Arguments that have raged for more than three decades over abortion rights and states’ abilities to regulate the controversial procedure flared up Tuesday on Capitol Hill.
The Senate Judiciary Committee debated legislation on the validity of various state regulations aimed at limiting access to legal abortion. The Women’s Health Protection Act would make abortion restrictions “that are more burdensome than those restrictions imposed on medically comparable procedures” illegal.
Witnesses from both sides of the abortion debate focused on states like Texas and Mississippi where pregnant women are required to undergo ultrasounds or pre-procedure counseling before getting abortions.
Rep. Judy Chu, D-Calif., the bill’s chief sponsor, said the goal is to create uniform national regulations governing access to abortion. The legislation has 124 co-sponsors in the House. It has a companion bill in the Senate.
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“This bill would end discrimination against abortion access for women based on their zip code,” Chu said.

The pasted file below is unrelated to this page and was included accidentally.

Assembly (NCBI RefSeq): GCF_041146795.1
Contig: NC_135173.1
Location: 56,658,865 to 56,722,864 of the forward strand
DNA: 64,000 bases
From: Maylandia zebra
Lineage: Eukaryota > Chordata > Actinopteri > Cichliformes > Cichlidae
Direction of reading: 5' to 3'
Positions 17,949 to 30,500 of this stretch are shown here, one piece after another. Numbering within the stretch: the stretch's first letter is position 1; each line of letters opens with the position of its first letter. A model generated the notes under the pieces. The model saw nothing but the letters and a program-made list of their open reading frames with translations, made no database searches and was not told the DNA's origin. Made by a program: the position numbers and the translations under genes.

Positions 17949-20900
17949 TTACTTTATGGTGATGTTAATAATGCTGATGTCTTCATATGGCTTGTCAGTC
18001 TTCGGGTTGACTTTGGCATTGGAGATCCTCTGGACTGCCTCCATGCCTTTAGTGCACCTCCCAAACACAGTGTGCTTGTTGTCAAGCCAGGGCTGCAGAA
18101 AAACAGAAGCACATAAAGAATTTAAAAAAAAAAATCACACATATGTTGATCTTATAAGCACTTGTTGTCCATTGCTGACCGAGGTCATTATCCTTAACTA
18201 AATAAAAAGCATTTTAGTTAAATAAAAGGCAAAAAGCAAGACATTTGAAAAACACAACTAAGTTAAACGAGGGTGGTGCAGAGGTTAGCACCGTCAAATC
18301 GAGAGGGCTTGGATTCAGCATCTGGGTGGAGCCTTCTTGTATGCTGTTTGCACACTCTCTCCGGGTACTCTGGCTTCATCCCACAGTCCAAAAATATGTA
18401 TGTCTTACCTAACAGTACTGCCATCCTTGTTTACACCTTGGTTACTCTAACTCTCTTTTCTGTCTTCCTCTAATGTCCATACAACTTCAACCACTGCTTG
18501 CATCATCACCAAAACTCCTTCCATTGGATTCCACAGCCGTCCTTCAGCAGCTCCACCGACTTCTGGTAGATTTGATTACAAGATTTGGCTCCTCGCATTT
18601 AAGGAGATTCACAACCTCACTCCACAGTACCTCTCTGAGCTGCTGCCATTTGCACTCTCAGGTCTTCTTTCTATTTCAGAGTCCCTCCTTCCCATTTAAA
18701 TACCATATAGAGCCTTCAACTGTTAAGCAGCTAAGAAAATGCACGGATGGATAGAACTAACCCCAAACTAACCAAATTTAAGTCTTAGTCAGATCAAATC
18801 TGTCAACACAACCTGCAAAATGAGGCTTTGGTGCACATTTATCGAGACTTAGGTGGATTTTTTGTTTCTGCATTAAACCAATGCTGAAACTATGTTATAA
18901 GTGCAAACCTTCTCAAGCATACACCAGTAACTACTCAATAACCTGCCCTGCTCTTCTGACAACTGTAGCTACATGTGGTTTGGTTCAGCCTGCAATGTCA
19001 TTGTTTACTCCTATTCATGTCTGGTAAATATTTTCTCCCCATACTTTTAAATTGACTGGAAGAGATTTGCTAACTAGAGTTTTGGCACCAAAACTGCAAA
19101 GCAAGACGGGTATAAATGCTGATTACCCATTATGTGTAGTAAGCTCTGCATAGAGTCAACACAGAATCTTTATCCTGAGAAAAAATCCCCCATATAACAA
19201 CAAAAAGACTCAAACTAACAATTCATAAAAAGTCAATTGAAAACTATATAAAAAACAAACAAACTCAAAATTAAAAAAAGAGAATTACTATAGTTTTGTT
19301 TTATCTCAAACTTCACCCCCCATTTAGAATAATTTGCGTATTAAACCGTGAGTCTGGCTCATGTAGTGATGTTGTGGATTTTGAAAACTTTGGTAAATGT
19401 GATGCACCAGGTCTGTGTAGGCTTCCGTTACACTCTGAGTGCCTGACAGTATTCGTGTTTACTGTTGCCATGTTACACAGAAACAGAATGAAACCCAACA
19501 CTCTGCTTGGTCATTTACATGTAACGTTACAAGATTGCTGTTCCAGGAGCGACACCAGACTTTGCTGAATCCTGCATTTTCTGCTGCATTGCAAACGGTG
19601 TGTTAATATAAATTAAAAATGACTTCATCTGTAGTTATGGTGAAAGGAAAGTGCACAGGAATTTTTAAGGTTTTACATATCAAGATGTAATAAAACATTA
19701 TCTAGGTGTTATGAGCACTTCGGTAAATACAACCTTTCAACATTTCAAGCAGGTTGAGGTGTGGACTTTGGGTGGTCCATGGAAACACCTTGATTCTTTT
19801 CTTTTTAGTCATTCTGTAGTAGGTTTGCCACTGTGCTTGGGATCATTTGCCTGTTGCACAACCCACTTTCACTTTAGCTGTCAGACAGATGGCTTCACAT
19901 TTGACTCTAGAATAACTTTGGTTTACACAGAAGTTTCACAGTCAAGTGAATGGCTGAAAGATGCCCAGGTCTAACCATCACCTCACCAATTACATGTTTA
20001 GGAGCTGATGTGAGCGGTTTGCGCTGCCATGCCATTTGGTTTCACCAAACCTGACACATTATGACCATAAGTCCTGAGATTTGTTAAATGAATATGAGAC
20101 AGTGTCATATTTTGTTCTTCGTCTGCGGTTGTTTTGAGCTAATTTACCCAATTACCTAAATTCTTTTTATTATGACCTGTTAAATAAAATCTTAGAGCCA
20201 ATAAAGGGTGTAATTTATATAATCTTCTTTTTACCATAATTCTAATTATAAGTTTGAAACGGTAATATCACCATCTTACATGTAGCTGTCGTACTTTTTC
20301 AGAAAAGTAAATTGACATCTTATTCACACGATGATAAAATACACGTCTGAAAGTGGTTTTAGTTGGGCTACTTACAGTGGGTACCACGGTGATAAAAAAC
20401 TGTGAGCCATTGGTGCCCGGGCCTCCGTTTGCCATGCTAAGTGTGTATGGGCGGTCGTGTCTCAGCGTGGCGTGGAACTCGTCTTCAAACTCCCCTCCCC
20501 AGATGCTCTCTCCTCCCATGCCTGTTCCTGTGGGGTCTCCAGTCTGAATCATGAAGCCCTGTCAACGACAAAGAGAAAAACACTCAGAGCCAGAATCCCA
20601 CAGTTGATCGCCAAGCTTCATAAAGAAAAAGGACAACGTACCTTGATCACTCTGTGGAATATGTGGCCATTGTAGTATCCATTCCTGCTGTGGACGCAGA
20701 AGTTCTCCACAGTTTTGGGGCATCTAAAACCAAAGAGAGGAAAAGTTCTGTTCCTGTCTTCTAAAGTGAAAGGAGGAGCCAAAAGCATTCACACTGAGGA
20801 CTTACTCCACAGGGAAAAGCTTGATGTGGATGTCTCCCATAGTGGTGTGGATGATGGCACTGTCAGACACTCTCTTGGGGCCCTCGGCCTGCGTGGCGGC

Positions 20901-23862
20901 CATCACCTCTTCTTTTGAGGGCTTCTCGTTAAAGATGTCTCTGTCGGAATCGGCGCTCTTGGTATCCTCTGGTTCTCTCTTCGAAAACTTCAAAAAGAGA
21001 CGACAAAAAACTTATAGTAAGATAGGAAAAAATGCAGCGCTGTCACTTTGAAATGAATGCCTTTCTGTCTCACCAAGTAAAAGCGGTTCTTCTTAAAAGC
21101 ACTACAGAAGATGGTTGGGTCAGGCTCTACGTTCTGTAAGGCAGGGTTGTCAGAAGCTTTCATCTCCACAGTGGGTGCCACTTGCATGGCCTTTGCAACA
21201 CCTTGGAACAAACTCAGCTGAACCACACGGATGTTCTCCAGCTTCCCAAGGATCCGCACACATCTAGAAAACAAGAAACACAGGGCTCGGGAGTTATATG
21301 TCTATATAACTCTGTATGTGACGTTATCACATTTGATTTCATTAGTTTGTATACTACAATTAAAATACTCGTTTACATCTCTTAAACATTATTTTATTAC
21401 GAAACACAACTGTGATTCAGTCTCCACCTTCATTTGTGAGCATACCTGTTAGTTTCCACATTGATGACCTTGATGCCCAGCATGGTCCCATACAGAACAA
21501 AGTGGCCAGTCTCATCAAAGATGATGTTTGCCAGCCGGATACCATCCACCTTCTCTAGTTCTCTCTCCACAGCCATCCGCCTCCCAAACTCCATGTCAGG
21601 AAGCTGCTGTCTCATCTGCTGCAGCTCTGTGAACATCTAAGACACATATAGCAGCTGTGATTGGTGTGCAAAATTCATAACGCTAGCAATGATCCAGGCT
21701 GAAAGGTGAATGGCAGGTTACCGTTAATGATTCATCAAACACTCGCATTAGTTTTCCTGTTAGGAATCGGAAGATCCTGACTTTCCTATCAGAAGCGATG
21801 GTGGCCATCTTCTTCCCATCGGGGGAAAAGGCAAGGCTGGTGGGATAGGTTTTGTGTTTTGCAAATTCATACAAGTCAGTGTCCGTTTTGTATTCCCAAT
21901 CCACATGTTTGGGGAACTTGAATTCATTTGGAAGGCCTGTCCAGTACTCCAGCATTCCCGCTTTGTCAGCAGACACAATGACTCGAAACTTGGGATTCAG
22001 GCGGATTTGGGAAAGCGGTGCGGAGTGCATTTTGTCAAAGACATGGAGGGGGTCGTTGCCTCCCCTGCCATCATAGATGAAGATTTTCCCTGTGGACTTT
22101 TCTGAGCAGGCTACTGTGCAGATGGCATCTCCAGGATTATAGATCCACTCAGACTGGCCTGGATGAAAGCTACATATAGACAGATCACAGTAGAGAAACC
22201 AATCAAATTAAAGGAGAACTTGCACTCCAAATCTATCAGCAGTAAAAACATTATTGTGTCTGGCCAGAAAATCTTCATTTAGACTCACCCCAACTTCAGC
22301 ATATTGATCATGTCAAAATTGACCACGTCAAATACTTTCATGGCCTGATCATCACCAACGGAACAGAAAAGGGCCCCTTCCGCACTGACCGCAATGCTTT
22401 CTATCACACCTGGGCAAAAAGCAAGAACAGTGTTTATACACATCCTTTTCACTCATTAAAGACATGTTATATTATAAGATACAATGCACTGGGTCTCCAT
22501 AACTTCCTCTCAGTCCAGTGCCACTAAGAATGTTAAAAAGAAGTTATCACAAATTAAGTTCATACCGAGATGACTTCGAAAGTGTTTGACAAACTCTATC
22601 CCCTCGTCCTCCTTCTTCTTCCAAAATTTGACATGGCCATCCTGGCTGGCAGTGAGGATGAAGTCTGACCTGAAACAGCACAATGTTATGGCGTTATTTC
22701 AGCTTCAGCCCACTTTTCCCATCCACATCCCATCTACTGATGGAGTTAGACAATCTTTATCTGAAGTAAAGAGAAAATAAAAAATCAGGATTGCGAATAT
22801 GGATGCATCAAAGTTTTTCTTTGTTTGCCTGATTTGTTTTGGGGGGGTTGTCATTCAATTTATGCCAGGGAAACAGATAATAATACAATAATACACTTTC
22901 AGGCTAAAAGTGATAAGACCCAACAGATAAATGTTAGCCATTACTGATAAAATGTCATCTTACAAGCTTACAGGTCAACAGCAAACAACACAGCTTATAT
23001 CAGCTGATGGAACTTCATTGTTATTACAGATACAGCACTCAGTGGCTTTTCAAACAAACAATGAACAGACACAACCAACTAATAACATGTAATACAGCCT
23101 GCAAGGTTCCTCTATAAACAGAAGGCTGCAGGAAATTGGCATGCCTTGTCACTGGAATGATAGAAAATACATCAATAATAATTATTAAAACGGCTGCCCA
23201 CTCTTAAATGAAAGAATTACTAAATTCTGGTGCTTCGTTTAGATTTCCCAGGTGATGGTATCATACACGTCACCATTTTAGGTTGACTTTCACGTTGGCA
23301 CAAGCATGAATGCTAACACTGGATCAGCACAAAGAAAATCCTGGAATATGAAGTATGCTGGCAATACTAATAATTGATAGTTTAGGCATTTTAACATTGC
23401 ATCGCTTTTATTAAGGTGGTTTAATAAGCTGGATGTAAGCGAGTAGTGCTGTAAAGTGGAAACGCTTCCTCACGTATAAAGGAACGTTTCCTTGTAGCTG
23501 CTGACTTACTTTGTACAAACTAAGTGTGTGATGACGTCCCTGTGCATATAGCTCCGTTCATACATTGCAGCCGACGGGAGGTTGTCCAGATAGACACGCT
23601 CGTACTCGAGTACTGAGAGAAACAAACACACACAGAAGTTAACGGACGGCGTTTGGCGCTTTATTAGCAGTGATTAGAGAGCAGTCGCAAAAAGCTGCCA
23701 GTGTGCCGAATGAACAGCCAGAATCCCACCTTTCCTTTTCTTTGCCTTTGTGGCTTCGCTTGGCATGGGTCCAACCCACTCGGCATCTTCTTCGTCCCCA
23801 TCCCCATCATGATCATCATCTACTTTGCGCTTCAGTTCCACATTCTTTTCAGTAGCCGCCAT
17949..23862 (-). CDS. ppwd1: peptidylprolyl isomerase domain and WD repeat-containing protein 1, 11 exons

But Rep. Diane Black, R-Tenn., disputed whether abortion should be categorized as a medical procedure.
“Abortion is brutal _ to both mothers and their unborn children,” Black said. “It is not health care.”
Sen. Orrin Hatch, R-Utah, a senior member of the Judiciary panel, said the committee should keep in mind states’ rights and whether the federal government should be allowed to override state abortion laws.
“I’m in my 38th year, here in the United States Senate and on this committee, and I don’t recall Congress ever passing a law that prohibited states from enacting an entire category of laws simply because Congress says so,” said Hatch, who opposes abortion. “Why is abortion so unique that Congress has this authority in this area, but not in any other?”
Another witness Nancy Northup, president of the Center for Reproductive Rights, got into a testy exchange with Sen. Lindsey Graham, R-S.C., who asked if she would support an amendment to the bill allowing health care providers “of conscience” to opt out of performing abortions.
“Well I’m not elected to make those decisions,” Northup said.